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Lifelong Engineer Retired without Health Insurance

By Juan D., Alachua County

I worked as a civil engineer for 22 years and had health insurance for all those years. However, I lost my insurance when I retired. I am 57 years old so I do not qualify for Medicare yet, and although I do not have an income like I did before, I do not meet the criteria for Medicaid. I explored the insurance Marketplace to see if I could find a plan that was feasible for me, but none of the options were affordable. I believe the cheapest plan offered to me was like $600 per month, and I could not afford that. Thankfully, I never really experienced major medical problems throughout my life. I hadn’t seen a doctor for about 10 years, but now at 57 years old, I came to need different kinds of medical exams, like a prostate exam. I found out very quickly that the cost of health services without insurance is outrageous.

I got married right before the COVID-19 pandemic started, so at that point it was now my wife, my daughter, and I who did not have any form of insurance. I thought to myself, “What are we going to do without health insurance?” Around that time, someone thankfully told me that the University of Florida offered health services through the Equal Access Clinic for people without insurance. I started to go to the clinic around January 2021 due to concerns about diminished urinary flow. Coincidentally, my wife was experiencing issues with kidney stones around this time as well, so we started visiting the clinic together.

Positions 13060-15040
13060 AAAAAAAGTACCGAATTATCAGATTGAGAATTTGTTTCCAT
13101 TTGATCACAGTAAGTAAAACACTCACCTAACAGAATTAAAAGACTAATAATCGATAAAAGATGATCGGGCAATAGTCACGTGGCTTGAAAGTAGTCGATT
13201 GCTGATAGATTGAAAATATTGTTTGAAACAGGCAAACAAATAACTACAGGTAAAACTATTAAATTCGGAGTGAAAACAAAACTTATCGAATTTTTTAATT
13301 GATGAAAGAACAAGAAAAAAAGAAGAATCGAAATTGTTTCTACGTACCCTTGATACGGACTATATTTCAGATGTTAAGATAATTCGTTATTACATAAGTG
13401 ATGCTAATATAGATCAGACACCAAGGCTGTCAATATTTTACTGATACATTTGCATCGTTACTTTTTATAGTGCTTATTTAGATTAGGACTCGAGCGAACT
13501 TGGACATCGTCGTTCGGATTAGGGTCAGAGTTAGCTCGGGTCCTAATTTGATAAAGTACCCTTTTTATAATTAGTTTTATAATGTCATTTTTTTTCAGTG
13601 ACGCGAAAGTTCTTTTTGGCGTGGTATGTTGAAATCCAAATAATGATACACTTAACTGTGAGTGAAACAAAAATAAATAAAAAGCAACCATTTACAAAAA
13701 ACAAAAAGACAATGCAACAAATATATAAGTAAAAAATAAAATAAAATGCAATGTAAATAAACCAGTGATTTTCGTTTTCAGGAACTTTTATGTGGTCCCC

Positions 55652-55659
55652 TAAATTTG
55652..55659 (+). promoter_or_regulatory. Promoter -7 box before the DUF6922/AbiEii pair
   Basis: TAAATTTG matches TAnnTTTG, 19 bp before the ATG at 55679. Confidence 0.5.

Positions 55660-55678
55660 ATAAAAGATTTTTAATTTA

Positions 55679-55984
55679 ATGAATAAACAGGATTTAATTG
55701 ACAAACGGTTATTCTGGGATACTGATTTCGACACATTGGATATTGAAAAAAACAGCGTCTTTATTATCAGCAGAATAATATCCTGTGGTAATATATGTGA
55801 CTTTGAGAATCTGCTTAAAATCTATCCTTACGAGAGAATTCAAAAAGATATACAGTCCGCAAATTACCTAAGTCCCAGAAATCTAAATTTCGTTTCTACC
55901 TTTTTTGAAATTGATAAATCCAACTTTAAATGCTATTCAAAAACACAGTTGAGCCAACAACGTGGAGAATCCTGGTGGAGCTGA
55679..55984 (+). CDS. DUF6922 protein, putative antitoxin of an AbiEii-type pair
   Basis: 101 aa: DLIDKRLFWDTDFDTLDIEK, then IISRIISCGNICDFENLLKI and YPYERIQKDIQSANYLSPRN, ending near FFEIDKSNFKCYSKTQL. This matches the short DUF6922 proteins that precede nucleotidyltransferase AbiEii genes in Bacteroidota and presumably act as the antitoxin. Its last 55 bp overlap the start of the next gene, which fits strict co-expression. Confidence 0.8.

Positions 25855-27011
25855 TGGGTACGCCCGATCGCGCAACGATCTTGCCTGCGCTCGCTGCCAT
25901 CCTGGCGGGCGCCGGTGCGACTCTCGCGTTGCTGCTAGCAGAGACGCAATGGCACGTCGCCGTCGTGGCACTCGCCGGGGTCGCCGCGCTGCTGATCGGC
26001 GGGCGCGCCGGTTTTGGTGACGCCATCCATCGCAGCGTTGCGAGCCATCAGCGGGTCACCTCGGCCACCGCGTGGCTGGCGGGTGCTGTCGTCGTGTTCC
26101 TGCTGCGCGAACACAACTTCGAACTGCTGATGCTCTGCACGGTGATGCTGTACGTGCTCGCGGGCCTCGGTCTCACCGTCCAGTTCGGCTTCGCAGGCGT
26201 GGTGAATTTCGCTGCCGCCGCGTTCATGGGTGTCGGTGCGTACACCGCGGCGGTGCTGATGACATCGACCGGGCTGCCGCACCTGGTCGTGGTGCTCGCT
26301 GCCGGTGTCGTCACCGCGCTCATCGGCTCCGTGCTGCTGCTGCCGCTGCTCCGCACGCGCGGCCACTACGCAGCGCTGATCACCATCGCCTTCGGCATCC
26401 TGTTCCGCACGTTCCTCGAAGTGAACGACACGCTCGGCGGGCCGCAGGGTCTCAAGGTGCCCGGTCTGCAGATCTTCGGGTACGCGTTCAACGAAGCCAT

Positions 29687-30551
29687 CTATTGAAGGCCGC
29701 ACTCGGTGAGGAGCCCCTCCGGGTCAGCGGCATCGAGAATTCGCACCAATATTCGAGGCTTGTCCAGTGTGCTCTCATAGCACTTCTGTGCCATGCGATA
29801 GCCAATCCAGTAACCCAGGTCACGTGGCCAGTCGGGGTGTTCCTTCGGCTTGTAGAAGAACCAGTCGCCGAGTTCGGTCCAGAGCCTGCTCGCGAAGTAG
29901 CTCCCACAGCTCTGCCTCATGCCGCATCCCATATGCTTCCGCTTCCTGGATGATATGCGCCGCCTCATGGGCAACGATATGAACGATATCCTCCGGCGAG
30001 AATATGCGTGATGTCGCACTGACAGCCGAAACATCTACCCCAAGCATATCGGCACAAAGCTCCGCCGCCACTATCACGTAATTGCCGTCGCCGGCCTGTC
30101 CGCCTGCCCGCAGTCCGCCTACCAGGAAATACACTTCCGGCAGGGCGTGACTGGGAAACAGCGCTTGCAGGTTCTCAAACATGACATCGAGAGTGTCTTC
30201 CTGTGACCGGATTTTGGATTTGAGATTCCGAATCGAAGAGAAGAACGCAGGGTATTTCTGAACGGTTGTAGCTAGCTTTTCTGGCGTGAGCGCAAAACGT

On the administrative side, the staff at the Equal Access Clinic are always so nice and well-mannered-- the way they treat you is impeccable. It has been helpful to be able to see doctors for our medical issues there, but we have also experienced the downsides of being uninsured and having to depend on free health services. For example, we have to wait around 4 hours just to see the doctor at each appointment. We’ve been to the clinic a minimum of 10 times already, and each time we’ve had to see a different doctor. Every new doctor is unaware of what the previous doctor did, and we have to re-explain our medical histories and situations each time. On top of that, we’ve found that each new doctor has a different opinion of what is going on. Moreover, when I had a prostate exam completed and prostate issues were ruled out, the doctor ordered that I get an ultrasound done. However, imaging services are not free and there was no avenue for me to be able to pay for the exam at a reduced price. Furthermore, I’ve experienced issues obtaining my prescriptions. When I went to the pharmacy to pick up one of my medications, I found out it was $1200, whereas the generic medication was around $40. I ended up having to go back to the clinic to get the prescription redone so that I could obtain the generic brand. My wife, despite the amount of times she has been to the clinic, still does not have any clarity as to what exactly is going on with her kidney issues. So all in all, my family and I have felt discouraged enduring this process as uninsured individuals because we know that things would be very different if we had insurance and were able to receive consistent medical care from one doctor.